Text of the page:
Tyranny, tyranny, tyranny. It seems to echo from every direction like old church bells. Newspapers headline it, broadcasters auto-cue it, and party-goers celebrate the end of it - and they are right to. In his statement on Muammar al-Gaddafi's killing, Barack Obama said "the dark shadow of tyranny has been lifted". Now there's a sound-bite.
A good deal of Libya is celebrating, and who can blame them? Gaddafi's crimes are well known. The hanging of dissidents in the 1970s, the expulsion of 30,000 Palestinians in 1995, the simultaneously bloody, autocratic and incompetent rule - few will miss this Libya. Few will miss this tyranny. But, slowly, another voice is joining the 'tyranny' choir. Just as when commentators declared that "the critics had been silenced" at the fall of Tripoli, some have decided that the Colonel's death is the consummate defence of NATO's campaign in Libya.
The Independent today features the descriptively titled article "Vindication for Cameron over the 'arm-chair generals'". Clearly some arguments require iteration. Did those of us who argued against NATO's military campaign in Libya do so on the basis that it would fail to capture Tripoli? Was the argument founded on the belief that 'we' would be unable to kill Gaddafi? No, these were not the arguments.
First, we argued that the military campaign was illegal. UN Security Council resolution 1973 mandated the establishment of a no-fly zone over Benghazi, and authorised measures for the protection of civilians. No effort was undertaken to establish an internationally imposed no-fly zone. On the contrary, NATO (not an organization representative of the world by any means) joined one side of a civil war. This involved extensive use of air-power, including tens of thousands of sorties, and the explicit bombing of civilian areas. Britain's 22 SAS regiment even fought directly on the side of the rebels.
Second, we argued that the motive could not be humanitarian. Britain, as well as the United States and France, supported Muammar al-Gaddafi's regime before declaring war on it. In 2010, Britain sold £215 million in 'controlled products' - including tear gas - to Gaddafi's Libya. He was once our "safe pair of hands" (a phrase now used to describe new Defence Secretary Philip Hammond, I might add). Our military also armed and trained Saudi special forces used to crush Bahrain's contribution to the Arab awakening - hardly humanitarian. Furthermore, on June 16th Saif al-Islam Gaddafi signalled that the regime was willing to hold internationally monitored elections in Libya. That offer was simply ignored. Were NATO's campaign in Libya humanitarian, as it claims, none of this would be the case.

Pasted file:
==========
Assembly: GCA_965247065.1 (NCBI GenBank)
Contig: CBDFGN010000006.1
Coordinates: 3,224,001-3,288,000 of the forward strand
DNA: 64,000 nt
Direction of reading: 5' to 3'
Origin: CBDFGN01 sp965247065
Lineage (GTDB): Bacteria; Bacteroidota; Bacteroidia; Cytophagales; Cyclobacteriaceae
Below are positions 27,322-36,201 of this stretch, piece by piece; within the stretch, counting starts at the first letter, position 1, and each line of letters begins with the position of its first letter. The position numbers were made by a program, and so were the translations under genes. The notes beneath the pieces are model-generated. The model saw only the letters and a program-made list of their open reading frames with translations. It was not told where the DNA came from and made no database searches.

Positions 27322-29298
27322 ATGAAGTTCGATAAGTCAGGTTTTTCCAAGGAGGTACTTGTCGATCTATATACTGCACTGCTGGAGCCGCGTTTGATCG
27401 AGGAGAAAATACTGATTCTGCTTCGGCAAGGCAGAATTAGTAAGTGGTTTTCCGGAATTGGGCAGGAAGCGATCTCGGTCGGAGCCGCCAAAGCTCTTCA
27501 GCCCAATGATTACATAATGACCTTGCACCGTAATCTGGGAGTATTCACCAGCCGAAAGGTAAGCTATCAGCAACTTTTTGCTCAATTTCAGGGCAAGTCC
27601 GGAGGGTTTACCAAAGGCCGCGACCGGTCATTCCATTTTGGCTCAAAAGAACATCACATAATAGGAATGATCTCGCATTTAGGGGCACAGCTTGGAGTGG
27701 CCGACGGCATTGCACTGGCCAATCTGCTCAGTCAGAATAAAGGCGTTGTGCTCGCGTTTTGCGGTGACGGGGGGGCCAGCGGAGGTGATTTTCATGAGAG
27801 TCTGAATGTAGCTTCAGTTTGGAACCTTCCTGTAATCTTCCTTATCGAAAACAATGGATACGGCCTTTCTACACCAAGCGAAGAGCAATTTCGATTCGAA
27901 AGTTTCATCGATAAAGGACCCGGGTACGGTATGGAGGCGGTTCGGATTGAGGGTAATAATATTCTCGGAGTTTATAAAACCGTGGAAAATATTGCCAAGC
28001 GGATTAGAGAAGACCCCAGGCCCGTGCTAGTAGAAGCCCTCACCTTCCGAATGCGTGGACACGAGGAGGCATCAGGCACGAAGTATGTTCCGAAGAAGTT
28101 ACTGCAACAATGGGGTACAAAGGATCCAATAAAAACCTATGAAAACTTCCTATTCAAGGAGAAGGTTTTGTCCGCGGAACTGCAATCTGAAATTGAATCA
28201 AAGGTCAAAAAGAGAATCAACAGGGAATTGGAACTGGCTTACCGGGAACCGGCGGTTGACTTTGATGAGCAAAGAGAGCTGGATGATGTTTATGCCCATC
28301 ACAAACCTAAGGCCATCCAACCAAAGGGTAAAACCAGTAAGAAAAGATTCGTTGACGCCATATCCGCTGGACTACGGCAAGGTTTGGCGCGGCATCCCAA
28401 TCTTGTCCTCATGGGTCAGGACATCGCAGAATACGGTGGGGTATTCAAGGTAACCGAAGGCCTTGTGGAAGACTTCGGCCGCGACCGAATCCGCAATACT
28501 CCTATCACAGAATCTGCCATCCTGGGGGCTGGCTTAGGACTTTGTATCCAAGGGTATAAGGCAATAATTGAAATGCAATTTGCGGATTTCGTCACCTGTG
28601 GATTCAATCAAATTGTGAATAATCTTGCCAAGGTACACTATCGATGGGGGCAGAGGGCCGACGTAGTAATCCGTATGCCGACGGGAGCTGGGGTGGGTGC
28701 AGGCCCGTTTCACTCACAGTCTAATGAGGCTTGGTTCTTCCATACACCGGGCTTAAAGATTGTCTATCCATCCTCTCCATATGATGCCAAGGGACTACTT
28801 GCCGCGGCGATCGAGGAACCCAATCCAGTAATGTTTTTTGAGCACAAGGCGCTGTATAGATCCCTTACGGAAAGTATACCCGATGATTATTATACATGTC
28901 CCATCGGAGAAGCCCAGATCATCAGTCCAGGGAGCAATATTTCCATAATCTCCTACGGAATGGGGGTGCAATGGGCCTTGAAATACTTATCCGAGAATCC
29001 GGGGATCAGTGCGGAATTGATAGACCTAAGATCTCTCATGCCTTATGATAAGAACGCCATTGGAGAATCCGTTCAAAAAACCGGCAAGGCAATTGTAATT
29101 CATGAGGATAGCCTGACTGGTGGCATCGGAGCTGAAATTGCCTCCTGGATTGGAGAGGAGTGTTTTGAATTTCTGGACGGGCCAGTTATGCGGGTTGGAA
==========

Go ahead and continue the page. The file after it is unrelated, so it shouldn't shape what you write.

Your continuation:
The true motives aren't difficult to decipher. Gaddafi had become a crazed and unstable client. Libya is the largest single provider of European oil and potentially hides vast untapped reserves. It is also extremely rich in natural gas. The NTC was willing to overthrow the Gaddafi regime completely, and just as willing to co-operate with the Obama-Cameron-Sarkozy triumvirate. Oh what fickle friends we are.
The end of Gaddafi, which regrettably came not in a court but a clumsy shooting, does nothing to reduce the relevance of any of this. None of the arguments against the Libya campaign are negated by the realisation of its goals. And now that the ragged dictator - who was so obsessed with his face that he was still searching for a cosmetic surgeon after February 17th -- is gone, a new Libya will start to emerge. The Benghazi-based NTC will have to navigate a relationship with Tripoli and Sirte. For this, we are now responsible - and easy it will not be.
The legacy of Libya must also be faced in Britain. Already the notion of "a model for liberal intervention" is finding a voice. If the Libya campaign makes illegally overthrowing governments seem acceptable again, the results could be catastrophic. Is that a "dark shadow" I see on the horizon?